• Steven Pearlstein on the 'Anti-Tax Monster'  The President's success on health care and financial reforms have bolstered the White House leading up to the November primaries, but Obama has one more formidable and urgent challenge to face: "driving a stake through the heart of the anti-tax monster that has cast a menacing shadow over American politics for the past 30 years." The Washington Post columnist bluntly describes the need for the President to fight back on the GOP's pervasive myths, or else it will be the economy and many Americans who will suffer. "The only choice is between political courage and cowardice," he concludes.
  • Tim Rutten on WikiLeaks' Lack of Transparency  While the news cycle has been dominated by revelations (or lack thereof) spurred by WikiLeaks' 92,000-document data deluge, The Los Angeles Times columnist asks a simpler question, "Who the heck is WikiLeaks?" Shouldn't an organization that's handling and distributing such sensitive data be a little more transparent? While Rutten notes that The New York Times went through "great lengths" to cross-check the data itself, that shouldn't supplant the lingering questions many have about the "shadowy" group. The writer warns: "If ever there was an organization tailor-made to launder disinformation for some intelligence agency's black ops, this is it."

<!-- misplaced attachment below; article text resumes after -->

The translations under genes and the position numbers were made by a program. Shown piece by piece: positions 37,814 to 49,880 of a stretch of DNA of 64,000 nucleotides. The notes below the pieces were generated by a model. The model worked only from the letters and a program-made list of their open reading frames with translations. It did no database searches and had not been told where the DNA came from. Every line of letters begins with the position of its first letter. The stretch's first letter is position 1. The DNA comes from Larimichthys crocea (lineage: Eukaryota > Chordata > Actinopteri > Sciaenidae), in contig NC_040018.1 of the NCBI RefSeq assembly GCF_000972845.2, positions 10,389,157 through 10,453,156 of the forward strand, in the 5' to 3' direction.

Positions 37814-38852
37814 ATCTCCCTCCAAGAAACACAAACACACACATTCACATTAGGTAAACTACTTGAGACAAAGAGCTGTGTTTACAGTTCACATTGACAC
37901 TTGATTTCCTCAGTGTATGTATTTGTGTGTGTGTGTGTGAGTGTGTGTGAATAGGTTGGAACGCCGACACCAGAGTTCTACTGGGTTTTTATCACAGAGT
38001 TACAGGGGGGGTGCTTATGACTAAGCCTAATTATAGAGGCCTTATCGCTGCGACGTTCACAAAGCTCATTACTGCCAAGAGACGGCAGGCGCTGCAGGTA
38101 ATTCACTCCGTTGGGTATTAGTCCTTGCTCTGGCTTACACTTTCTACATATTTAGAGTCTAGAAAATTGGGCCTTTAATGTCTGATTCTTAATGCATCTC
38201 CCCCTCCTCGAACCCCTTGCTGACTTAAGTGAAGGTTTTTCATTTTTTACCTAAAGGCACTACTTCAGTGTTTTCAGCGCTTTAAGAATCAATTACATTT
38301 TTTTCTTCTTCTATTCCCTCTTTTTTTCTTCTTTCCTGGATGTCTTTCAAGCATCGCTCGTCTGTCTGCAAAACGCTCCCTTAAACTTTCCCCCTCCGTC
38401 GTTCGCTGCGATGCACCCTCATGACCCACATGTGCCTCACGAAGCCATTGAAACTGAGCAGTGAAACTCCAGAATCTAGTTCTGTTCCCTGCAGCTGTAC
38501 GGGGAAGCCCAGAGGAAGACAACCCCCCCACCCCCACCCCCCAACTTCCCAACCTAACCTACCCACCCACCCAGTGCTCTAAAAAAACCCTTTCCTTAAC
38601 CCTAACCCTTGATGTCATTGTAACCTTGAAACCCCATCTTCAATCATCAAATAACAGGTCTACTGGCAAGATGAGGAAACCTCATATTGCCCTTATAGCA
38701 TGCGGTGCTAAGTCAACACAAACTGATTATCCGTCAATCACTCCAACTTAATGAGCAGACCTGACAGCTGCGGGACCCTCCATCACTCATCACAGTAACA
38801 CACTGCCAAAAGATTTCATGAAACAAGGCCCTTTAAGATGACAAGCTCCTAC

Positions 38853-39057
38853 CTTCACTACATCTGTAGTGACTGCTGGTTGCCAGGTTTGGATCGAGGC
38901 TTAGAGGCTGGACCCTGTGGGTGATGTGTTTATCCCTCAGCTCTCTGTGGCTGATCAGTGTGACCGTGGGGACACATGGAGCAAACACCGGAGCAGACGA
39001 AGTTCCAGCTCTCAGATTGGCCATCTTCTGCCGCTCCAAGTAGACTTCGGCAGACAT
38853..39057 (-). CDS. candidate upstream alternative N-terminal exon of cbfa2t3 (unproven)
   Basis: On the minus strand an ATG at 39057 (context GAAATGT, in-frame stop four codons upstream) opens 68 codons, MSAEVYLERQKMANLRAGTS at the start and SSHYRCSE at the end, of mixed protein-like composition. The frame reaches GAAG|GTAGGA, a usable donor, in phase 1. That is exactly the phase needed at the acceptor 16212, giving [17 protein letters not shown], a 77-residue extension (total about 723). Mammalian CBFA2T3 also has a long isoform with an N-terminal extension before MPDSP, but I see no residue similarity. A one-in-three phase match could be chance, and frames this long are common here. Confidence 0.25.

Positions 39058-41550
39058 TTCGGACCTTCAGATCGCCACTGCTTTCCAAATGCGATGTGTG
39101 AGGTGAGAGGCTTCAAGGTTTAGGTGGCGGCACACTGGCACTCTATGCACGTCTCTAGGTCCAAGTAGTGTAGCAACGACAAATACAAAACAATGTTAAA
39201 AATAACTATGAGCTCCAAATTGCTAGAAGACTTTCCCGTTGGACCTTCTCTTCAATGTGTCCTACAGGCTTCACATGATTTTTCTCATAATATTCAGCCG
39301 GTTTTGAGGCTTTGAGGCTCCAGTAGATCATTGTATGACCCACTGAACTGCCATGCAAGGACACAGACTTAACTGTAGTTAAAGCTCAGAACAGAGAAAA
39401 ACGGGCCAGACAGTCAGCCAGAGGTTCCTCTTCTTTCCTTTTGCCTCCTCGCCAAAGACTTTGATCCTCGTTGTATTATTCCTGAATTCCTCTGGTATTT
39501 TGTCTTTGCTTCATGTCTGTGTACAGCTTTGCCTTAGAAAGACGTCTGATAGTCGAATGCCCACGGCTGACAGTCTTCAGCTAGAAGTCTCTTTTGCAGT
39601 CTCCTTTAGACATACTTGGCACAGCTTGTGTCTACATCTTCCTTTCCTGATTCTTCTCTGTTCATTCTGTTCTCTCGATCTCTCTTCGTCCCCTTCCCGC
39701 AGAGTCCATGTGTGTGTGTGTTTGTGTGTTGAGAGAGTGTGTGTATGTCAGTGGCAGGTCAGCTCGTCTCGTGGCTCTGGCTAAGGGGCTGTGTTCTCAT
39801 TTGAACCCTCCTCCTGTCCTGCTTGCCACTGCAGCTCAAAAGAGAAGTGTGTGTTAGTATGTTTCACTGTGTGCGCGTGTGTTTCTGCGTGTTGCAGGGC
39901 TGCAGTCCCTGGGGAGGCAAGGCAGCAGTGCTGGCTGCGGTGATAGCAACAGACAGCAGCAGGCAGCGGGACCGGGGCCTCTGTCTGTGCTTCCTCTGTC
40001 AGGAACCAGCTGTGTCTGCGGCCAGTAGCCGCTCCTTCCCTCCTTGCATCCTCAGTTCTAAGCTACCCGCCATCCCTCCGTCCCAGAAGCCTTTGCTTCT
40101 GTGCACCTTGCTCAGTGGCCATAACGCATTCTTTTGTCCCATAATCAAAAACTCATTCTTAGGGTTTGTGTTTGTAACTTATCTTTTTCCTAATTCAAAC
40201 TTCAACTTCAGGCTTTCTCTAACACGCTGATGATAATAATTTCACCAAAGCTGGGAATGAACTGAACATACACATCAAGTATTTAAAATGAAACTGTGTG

• Noah Shachtman on What He Saw at Moba Khan  The Wall Street Journal contributor cautions anyone looking for, as he puts it, "the capital-T truth" about the Afghan war via the WikiLeaks war logs. Shachtman has been in Afghanistan as a reporter, and he argues the true toll of the war—for both Afghans and American forces alike—rests around the margins. The war logs don't account for the constant close calls and near misses that typify life in a war zone, like the one Shachtman witnessed last August with a sniper team at Moba Khan. What WikiLeaks does show, however, is a fundamental flaw in the way the military discusses war. "The military has a problem in how it talks to itself," writes Shachtman. "These reports--ultra-compressed and focused solely on the bombs-and-bullets part of the war--are a symptom of that shaky reporting system."
  • David Ignatius on Pakistan's Role In Afghanistan  Like it or not, writes the Washington Post columnist, the U.S. is going to have to rely on Pakistan if it hopes to win in Afghanistan. Ignatius calls it the "Pakistan conundrum"--how does one resolve an ally allowing "the Taliban's havens" to remain open? The answer is you don't, not really. Instead, you work with Pakistan on shutting them down. "It's a measure of America's strategic difficulty," writes Ignatius, "that this uncertain option with a reluctant partner may now offer the best possibility for reaching the 'acceptable end state.'"
  • Gaby Hinsliff on the New Rules of Revenge  The Guardian columnist highlights an interesting trend in romantic betrayals: "less weeping into the pillow, more recovery of assets." While some of the cases she points to were high-profile extra-marital affairs, she notes that "love has been formalised by contract for centuries" and it seems to make sense that there is now more legal wrangling over love than ever before. "Marriage evolved as a legal framework for preserving assets, and arguably for buying sofas, until we muddled it all up with the messiness of love and desire," writes Hunsliff. "Perhaps we're just going back to our roots."